Volunteer Community Member Panelists will include:

  • Alejandra Aguero – Assistant Director of Graduate Admissions, University of Illinois College of Business

  • Patricia Avery – President, NAACP Champaign County

  • Imani Bazzell – Director of At Promise…of Success

  • Byron Clark – Sales Manager, Human Kinetics

  • Bruce Knight – Planning & Development Director, City of Champaign

  • Dan McCall – President, Bricklayers Local #8 of Illinois

  • Angie Patton – Marketing Coordinator at the University of Illinois, Edison Middle School PTSA President, and Central High School Parent

  • Bob Porter – Architect

  • Phil Van Ness – Attorney, former Champaign Board of Education member

  • Joe Williams – Principal, Central High School

Much less of an open format than I initially expected. It seems like the panelists will be doing a majority of the talking, after Dr. Wiegand gives an introduction and background. A very interesting cast of characters to say the least. Nobody from Neighborhood Services, nobody representing Garden Hills or any of the neighborhoods north of Bradley….  Also interesting that Ms. Porterfield (WCIA) will be moderating.

I hope you all get involved.

Around the district

Lot’s of significant things happening, of all stripes. Where to begin, where to begin…..

To start things off, it is interesting and noteworthy to observe how the district is reacting to various parental (and staff) concerns. However you feel about social media, at the very least it does deliver a certain perspective of opinion and thus information. For instance, notice the interactions reported by various individuals in these recent situations:

A Dangerous Prospect“: families and concerned Clark Park citizens discuss the obstacles and challenges about Prospect near John Street and South Side school. The latest post has some responses from Dr. Wiegand, and so far it is relatively well-received. More important (I think), the “ginormous” signs that popped up recently are sending a message (at least to some parents) that the district is listening and acting in some fashion.

Kenwood PTA: Likewise, the Kenwood PTA has raised some concerns about the status of their “balanced calendar” schedule when they are up for renovation and temporarily move to the Carrie Busey building on Kirby. My impression is that the floor has been opened for parent feedback (using tools like online and paper surveys) regarding what kind of schedule they want in the context of all the renovation being planned. So far, it seems like the Kenwood parents appreciate this gesture.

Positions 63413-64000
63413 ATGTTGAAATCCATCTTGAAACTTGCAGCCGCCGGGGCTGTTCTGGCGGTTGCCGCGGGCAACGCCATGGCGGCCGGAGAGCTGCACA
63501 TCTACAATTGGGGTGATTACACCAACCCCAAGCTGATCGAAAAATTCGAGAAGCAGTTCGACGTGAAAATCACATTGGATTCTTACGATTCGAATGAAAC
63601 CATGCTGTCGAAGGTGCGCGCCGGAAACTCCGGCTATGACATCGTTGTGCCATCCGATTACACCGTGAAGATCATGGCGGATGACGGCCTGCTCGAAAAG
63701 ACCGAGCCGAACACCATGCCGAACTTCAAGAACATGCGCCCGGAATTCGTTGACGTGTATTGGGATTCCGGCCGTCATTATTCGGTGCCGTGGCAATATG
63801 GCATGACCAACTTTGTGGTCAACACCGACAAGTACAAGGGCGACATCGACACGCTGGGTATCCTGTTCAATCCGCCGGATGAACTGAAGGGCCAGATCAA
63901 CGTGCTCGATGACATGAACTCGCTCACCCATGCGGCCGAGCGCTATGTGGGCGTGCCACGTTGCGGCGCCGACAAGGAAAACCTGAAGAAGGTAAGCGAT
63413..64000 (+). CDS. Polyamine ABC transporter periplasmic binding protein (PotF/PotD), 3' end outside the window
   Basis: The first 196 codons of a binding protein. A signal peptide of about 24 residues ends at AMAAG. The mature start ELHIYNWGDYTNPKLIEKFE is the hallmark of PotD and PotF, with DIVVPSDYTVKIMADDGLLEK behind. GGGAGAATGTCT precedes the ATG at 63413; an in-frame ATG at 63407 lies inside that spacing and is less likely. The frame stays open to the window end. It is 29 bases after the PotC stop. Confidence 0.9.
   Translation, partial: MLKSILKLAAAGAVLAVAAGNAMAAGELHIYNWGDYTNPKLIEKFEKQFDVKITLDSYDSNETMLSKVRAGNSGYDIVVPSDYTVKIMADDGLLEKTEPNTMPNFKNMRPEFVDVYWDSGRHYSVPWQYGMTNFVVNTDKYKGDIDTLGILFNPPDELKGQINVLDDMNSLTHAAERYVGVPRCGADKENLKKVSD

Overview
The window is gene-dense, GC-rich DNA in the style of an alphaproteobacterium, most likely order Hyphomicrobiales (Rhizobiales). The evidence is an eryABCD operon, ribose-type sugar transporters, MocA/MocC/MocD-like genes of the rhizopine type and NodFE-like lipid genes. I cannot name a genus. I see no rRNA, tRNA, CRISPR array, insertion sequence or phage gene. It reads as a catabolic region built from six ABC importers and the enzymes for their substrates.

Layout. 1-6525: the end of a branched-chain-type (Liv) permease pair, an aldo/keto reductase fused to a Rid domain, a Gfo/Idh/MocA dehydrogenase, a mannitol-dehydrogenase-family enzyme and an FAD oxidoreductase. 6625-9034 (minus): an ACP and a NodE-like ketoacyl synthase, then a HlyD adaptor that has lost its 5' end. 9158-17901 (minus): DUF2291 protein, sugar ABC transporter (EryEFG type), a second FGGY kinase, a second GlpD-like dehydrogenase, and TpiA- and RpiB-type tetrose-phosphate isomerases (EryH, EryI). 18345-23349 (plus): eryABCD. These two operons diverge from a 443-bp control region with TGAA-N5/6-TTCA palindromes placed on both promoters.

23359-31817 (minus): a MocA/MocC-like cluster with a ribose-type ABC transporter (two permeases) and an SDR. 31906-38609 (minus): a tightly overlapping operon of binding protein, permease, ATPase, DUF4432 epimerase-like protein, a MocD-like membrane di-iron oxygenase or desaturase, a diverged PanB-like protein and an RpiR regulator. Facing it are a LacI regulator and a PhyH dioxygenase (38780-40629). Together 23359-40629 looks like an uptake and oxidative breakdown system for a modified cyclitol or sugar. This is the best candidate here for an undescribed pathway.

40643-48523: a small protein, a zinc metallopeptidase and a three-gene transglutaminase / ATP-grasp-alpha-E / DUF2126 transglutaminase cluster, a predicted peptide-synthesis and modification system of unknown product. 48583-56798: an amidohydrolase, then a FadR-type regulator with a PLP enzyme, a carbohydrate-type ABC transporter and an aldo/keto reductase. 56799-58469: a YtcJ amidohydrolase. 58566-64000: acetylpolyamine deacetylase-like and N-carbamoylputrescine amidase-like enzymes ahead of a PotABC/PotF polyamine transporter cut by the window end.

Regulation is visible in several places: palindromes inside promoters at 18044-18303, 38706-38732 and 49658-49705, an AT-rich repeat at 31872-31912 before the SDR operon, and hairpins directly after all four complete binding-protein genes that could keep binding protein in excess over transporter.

CP4T: Champaign Parents For Teachers: A new facebook page/group that desires to show teachers they are supported by parents and that the board takes them seriously. Apparently there will be some discussion tomorrow, a call for a show of support at the next board meeting (next Monday, the Town Hall meeting, 6pm, Mellon Center), and a hint that there may be an opportunity to interact with representatives of the Champaign Federation of Teachers (aka, CFT, “Teacher’s Union”) at some point in the near future. No official word from the district, yet.

Next up, I mentioned the Town Hall meeting next Monday. Did you all know the sites being considered? A map is posted on the futurefacilities website; if you zoom in, you will notice that only the Country Fair and the Clearlake sites are somewhat near the current major population density (I had not even heard of the latter – that must be recent?). I am asking that Chuck Jackson bring the two large-format GIS maps to the Town Hall meeting; I believe these maps, aside from being very tangible, give a great sense of scale and scope. The PDF on the U4 website is not very interactive, and in my opinion, the lack of detail and the ability to zoom in even more makes it harder for me to conceptualize the pros and cons of these sites.